Will the stadium be financed by debt?  Probably initially, although do not be surprised if there is an equity injection from a third party for shares, as well as vastly improved sponsorship deals.


What happens if Kop Football (Holdings) Limited defaults

This is a hot topic at the moment as can be seen from other threads.  Some are claiming that the clubs assets can be sold off to pay for the outstanding debt of the holding company.  This is infact inaccurate.  The debt on the clubs books will be secured on the clubs assets.  This means that, unless required for reinvestment, any proceeds from sales of assets by the club will have to go to servicing the club level debt first and foremost.  The club is not in a position to be asset stripped due to the main nature of the clubs assets.  For as long as there is debt on the clubs books there must be an equal value of assets, especially in the current financial climate, to secure as collateral.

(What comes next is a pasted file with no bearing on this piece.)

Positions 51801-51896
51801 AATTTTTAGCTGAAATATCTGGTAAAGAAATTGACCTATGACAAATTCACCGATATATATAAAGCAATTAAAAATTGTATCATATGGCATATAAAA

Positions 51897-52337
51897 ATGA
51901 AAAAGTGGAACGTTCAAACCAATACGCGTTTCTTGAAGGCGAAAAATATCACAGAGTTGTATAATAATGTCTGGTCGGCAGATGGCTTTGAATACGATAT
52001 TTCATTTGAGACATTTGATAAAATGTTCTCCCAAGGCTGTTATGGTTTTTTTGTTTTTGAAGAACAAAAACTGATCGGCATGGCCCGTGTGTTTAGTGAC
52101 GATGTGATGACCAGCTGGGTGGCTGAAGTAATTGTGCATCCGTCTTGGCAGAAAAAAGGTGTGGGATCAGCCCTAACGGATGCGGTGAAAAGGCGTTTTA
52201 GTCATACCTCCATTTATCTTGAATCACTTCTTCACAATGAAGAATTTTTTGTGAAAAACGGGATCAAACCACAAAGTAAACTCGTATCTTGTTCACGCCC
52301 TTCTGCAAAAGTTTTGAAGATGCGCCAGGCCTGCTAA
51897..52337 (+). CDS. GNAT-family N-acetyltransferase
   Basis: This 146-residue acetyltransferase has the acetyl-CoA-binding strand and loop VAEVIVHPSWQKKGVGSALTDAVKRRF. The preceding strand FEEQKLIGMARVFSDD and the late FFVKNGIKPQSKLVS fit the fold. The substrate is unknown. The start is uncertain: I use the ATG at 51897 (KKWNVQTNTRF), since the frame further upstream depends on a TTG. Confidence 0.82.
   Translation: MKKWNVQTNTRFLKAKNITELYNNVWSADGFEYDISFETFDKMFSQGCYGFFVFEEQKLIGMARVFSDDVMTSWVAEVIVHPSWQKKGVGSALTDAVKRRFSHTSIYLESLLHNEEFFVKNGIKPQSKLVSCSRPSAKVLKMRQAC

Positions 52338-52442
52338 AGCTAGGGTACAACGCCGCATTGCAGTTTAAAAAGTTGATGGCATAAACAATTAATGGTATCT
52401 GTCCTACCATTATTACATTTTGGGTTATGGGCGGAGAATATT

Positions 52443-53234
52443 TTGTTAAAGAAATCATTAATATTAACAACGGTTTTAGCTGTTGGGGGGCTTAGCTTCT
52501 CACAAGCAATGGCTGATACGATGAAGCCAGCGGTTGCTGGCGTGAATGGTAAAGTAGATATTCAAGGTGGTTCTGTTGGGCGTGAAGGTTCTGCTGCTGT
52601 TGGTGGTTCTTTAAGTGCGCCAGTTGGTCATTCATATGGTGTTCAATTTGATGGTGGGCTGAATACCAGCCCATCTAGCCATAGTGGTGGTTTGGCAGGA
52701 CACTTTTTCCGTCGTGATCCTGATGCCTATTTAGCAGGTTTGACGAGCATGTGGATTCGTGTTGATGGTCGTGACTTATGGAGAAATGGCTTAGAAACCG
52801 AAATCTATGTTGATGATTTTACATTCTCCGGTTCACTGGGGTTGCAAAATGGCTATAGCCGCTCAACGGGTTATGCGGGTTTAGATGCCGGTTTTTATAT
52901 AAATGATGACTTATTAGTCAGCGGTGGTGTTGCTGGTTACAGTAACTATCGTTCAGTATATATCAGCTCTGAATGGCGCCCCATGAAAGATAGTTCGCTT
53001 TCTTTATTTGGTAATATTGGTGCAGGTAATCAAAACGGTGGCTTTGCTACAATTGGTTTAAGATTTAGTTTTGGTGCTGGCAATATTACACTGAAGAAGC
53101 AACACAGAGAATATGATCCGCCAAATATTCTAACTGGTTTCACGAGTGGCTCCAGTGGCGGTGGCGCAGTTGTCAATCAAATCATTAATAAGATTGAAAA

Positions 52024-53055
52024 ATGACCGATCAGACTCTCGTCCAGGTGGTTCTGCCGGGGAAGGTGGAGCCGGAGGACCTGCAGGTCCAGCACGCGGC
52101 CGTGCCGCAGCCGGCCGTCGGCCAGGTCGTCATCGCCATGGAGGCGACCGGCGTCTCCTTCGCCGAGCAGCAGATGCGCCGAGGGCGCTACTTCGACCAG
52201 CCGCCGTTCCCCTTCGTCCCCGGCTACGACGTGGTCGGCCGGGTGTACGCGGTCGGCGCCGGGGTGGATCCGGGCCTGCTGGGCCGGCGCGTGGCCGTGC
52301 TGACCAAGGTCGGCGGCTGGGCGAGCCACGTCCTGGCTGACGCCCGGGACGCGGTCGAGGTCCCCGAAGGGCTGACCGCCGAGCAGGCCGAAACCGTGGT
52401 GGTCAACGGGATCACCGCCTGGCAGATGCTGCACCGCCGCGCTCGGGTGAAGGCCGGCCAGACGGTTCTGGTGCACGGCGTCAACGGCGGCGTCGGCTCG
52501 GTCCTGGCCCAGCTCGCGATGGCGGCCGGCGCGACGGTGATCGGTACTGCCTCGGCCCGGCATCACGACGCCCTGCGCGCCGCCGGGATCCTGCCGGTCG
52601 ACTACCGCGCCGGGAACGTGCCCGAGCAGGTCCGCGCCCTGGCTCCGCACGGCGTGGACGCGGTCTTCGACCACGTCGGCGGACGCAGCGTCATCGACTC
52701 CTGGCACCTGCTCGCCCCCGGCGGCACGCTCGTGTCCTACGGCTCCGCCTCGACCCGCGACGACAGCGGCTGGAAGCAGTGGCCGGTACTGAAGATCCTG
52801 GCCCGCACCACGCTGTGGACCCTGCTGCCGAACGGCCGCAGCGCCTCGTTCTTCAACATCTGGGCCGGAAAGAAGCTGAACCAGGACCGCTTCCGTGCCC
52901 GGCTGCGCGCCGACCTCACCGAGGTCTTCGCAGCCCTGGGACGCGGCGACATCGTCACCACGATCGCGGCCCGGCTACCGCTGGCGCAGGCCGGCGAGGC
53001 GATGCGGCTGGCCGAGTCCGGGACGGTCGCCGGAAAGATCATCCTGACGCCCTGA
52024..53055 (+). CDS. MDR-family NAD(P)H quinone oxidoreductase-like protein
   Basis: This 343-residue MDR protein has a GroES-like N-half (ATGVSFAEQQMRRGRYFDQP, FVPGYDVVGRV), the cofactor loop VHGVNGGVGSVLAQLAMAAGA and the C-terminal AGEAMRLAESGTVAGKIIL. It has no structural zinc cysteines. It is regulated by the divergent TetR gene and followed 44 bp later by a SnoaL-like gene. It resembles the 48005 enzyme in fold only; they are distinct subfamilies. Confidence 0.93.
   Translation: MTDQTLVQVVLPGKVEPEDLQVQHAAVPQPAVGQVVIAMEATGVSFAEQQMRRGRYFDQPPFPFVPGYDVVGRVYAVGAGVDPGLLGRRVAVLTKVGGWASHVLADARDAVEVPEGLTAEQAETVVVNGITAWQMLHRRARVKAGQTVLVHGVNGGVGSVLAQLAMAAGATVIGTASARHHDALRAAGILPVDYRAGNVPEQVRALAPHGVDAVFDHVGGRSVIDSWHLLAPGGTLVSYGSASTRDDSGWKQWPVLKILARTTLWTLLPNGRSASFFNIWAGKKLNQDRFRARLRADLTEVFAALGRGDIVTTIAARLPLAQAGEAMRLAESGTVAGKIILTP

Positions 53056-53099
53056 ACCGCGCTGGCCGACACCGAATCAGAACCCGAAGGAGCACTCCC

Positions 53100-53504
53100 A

In the event of the club defaulting the banks would do the following.

The first thing is to look for a buyer for the club, they have more chance of maximising the return by selling the club as is, as a going concern with all assets in place, than selling a vastly asset stripped club.  Then if the sale value is not enough to cover the debt outstanding they would then go to the personal guarantees provided by Gillett and Hicks to obtain the remainder.

© ttnbd 2008